A WEAK judiciary system only strengthens and further the occurrence of extra judicial killings in the country, said Dean Jose Manuel Diokno of the College of Law of De La Salle University.


During the media training on Monitoring the Judiciary at the University of Baguio, Diokno said the rise of extra judicial killings in the country can be attributed to the weak justice system of the country.


“Bakit nga ba laganap ang corruption, crime, at drugs sa lipunan? Ang may kasalanan talaga dyan ay mahina yung ating sistema ng justice. Mahina ang pag prosecute ng criminal, mahina ang pag convict sa kanila kaya maraming tao ang hindi kuntento sa ating sistemang legal kaya tinatangap nila yung sinasabing mga short cut parang patayin na lang,” added Diokno.


Diokno said based on the records of the judiciary, conviction rate remains at 18 – 20 percent including slow litigation, and the congested court dockets which process 40 – 50 cases a day.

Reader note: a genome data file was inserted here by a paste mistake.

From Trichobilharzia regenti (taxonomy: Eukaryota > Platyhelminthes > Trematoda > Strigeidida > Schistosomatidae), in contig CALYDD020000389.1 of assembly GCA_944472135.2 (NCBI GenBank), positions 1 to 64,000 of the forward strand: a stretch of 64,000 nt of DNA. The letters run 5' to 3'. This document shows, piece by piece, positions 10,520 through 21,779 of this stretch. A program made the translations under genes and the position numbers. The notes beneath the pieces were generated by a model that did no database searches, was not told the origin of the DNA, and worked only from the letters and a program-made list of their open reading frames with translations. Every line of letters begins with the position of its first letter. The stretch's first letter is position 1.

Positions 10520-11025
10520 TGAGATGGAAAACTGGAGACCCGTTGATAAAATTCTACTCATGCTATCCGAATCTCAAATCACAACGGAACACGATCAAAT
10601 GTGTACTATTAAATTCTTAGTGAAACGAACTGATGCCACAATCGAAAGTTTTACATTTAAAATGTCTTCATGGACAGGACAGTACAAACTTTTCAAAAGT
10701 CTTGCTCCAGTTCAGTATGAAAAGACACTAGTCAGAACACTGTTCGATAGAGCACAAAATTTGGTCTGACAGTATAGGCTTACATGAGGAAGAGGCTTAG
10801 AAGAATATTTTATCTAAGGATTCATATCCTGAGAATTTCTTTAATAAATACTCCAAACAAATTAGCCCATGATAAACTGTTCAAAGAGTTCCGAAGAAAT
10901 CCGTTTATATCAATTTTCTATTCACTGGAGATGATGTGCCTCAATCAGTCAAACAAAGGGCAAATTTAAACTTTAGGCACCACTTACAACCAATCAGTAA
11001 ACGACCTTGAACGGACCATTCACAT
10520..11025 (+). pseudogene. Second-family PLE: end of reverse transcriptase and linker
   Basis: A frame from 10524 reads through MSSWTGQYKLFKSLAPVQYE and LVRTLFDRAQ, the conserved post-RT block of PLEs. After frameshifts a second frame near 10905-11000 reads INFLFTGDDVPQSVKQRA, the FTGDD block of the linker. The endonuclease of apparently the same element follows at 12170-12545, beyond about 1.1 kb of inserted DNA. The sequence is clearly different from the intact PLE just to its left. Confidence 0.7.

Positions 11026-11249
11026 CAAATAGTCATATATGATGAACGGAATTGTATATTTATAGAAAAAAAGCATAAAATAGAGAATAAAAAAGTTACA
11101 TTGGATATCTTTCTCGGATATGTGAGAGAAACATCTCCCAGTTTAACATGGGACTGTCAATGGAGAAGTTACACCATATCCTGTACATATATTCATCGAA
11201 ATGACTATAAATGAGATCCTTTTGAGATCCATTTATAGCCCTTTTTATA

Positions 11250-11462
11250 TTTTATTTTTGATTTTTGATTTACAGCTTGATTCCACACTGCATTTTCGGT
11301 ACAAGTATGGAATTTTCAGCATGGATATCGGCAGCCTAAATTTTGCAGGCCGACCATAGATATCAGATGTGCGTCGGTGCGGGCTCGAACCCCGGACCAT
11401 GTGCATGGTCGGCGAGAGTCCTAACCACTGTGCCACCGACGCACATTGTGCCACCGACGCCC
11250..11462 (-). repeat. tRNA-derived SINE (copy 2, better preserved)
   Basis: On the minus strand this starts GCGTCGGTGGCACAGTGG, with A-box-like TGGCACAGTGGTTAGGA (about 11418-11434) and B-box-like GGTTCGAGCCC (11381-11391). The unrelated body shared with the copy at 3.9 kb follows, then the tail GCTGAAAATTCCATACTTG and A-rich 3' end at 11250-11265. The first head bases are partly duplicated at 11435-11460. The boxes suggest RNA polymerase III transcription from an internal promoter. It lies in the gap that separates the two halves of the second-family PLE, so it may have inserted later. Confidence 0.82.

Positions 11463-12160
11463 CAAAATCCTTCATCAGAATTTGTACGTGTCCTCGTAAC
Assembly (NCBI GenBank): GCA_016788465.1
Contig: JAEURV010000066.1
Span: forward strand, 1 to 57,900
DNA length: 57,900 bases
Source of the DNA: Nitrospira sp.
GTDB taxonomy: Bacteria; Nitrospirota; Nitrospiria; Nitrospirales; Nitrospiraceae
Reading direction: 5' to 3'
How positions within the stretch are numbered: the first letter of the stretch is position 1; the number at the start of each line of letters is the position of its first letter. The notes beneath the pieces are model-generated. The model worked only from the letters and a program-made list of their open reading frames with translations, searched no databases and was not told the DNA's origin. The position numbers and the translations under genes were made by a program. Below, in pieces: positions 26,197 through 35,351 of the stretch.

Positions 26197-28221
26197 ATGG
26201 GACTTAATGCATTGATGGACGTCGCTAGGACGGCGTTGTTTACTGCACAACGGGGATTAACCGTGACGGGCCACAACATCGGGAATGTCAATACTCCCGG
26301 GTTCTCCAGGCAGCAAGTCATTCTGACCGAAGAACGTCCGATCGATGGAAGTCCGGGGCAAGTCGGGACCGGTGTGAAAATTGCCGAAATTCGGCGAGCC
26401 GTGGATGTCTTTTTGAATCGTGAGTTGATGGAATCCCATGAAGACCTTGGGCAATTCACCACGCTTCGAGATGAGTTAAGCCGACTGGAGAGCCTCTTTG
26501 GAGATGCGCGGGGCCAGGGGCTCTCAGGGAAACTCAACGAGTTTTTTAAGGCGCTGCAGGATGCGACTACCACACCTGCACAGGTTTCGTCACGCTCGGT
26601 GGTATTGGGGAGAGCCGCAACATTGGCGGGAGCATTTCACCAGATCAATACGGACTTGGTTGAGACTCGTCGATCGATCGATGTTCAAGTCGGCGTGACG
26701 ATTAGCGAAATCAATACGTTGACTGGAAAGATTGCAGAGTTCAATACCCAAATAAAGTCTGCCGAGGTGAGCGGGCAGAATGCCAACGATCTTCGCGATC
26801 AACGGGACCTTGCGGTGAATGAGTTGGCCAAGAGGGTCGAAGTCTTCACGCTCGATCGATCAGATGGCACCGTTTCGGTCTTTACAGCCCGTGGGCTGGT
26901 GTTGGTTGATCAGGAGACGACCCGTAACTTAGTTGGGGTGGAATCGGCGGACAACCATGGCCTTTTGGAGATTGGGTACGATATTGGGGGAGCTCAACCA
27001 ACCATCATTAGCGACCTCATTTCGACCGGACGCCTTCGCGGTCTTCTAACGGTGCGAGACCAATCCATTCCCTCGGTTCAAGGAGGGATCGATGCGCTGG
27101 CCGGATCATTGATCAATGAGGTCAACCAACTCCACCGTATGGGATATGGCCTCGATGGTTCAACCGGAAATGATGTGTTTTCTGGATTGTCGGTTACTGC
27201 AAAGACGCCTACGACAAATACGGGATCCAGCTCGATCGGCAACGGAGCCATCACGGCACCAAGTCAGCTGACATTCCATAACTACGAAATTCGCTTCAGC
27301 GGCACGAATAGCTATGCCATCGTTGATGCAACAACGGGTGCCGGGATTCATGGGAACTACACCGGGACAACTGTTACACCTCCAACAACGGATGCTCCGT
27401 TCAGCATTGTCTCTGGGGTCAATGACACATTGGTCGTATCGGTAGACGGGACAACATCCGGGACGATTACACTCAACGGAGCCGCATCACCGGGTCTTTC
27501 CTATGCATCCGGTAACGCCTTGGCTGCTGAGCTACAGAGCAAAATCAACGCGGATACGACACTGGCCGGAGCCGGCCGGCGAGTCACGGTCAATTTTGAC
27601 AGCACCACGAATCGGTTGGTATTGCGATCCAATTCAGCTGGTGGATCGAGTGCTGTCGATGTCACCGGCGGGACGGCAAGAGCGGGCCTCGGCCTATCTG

“Pag lalo nating tatangapin yung extra judicial killings, in effect we are allowing people to take the law into our own hands, lalo lang hihina ang justice system,” Diokno told journalist.


Diokno added once the legal and judicial system weakens, this may only lead to an authoritarian system of the government which is similar to martial law.


Diokno also cited in his presentation aside from the delay, congestion and the “old boys” network in the judicial system, the judiciary has high vacancy rates which contribute to the ineffective and slow disposal of criminal cases in courts.


Diokno was among the speakers in the one day seminar on monitoring the judiciary entitled “Uncovering the Courts” as part of the three-year project collaboration of Alternative Law Groups (ALG), Ateneo Human Rights Center (AHRC), Journalism for Nation Building Foundation (JNBF), Lawyers’ League for Liberty (Libertas), Philippine Alliance of Human Rights Advocates (PAHRA) and Transparency and Accountability Network known as “Hustisiya Natin.”


Hustisya Natin is a consortium of NGOs aimed at empowering civil society, including the media, to monitor the courts. In the process, we hope to enhance the accountability and the integrity of the Philippine justice system. This three-year project is funded by the European Union.


Text by Roderick Osis, SunStar Baguio, November 11, 2016